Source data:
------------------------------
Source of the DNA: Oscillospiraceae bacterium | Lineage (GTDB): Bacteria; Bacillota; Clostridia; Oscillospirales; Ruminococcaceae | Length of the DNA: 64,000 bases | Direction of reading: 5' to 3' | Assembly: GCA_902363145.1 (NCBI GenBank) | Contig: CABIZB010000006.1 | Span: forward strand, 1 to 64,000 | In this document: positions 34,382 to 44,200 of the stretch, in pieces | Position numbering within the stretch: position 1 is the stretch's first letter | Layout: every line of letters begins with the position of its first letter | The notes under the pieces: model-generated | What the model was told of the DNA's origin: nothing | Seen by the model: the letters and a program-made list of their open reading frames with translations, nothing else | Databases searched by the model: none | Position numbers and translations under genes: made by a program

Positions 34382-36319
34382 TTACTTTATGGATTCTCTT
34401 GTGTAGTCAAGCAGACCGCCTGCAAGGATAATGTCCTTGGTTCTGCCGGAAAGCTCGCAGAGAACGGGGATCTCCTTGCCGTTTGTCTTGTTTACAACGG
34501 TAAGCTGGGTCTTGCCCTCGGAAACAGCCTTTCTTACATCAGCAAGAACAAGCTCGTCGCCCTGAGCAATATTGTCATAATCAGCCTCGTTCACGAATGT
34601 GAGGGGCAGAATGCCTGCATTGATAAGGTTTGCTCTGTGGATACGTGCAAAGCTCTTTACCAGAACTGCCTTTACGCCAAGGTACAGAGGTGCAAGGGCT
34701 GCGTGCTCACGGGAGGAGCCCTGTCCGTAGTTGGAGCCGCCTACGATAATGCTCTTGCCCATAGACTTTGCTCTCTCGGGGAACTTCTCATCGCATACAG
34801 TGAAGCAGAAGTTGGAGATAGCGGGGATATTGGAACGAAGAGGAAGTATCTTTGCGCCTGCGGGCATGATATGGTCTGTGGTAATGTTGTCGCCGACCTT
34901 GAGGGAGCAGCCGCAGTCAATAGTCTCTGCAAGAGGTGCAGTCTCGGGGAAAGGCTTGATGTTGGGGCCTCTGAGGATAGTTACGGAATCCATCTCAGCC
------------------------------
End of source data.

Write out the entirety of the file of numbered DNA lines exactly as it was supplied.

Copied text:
Source of the DNA: Oscillospiraceae bacterium | Lineage (GTDB): Bacteria; Bacillota; Clostridia; Oscillospirales; Ruminococcaceae | Length of the DNA: 64,000 bases | Direction of reading: 5' to 3' | Assembly: GCA_902363145.1 (NCBI GenBank) | Contig: CABIZB010000006.1 | Span: forward strand, 1 to 64,000 | In this document: positions 34,382 to 44,200 of the stretch, in pieces | Position numbering within the stretch: position 1 is the stretch's first letter | Layout: every line of letters begins with the position of its first letter | The notes under the pieces: model-generated | What the model was told of the DNA's origin: nothing | Seen by the model: the letters and a program-made list of their open reading frames with translations, nothing else | Databases searched by the model: none | Position numbers and translations under genes: made by a program

Positions 34382-36319
34382 TTACTTTATGGATTCTCTT
34401 GTGTAGTCAAGCAGACCGCCTGCAAGGATAATGTCCTTGGTTCTGCCGGAAAGCTCGCAGAGAACGGGGATCTCCTTGCCGTTTGTCTTGTTTACAACGG
34501 TAAGCTGGGTCTTGCCCTCGGAAACAGCCTTTCTTACATCAGCAAGAACAAGCTCGTCGCCCTGAGCAATATTGTCATAATCAGCCTCGTTCACGAATGT
34601 GAGGGGCAGAATGCCTGCATTGATAAGGTTTGCTCTGTGGATACGTGCAAAGCTCTTTACCAGAACTGCCTTTACGCCAAGGTACAGAGGTGCAAGGGCT
34701 GCGTGCTCACGGGAGGAGCCCTGTCCGTAGTTGGAGCCGCCTACGATAATGCTCTTGCCCATAGACTTTGCTCTCTCGGGGAACTTCTCATCGCATACAG
34801 TGAAGCAGAAGTTGGAGATAGCGGGGATATTGGAACGAAGAGGAAGTATCTTTGCGCCTGCGGGCATGATATGGTCTGTGGTAATGTTGTCGCCGACCTT
34901 GAGGGAGCAGCCGCAGTCAATAGTCTCTGCAAGAGGTGCAGTCTCGGGGAAAGGCTTGATGTTGGGGCCTCTGAGGATAGTTACGGAATCCATCTCAGCC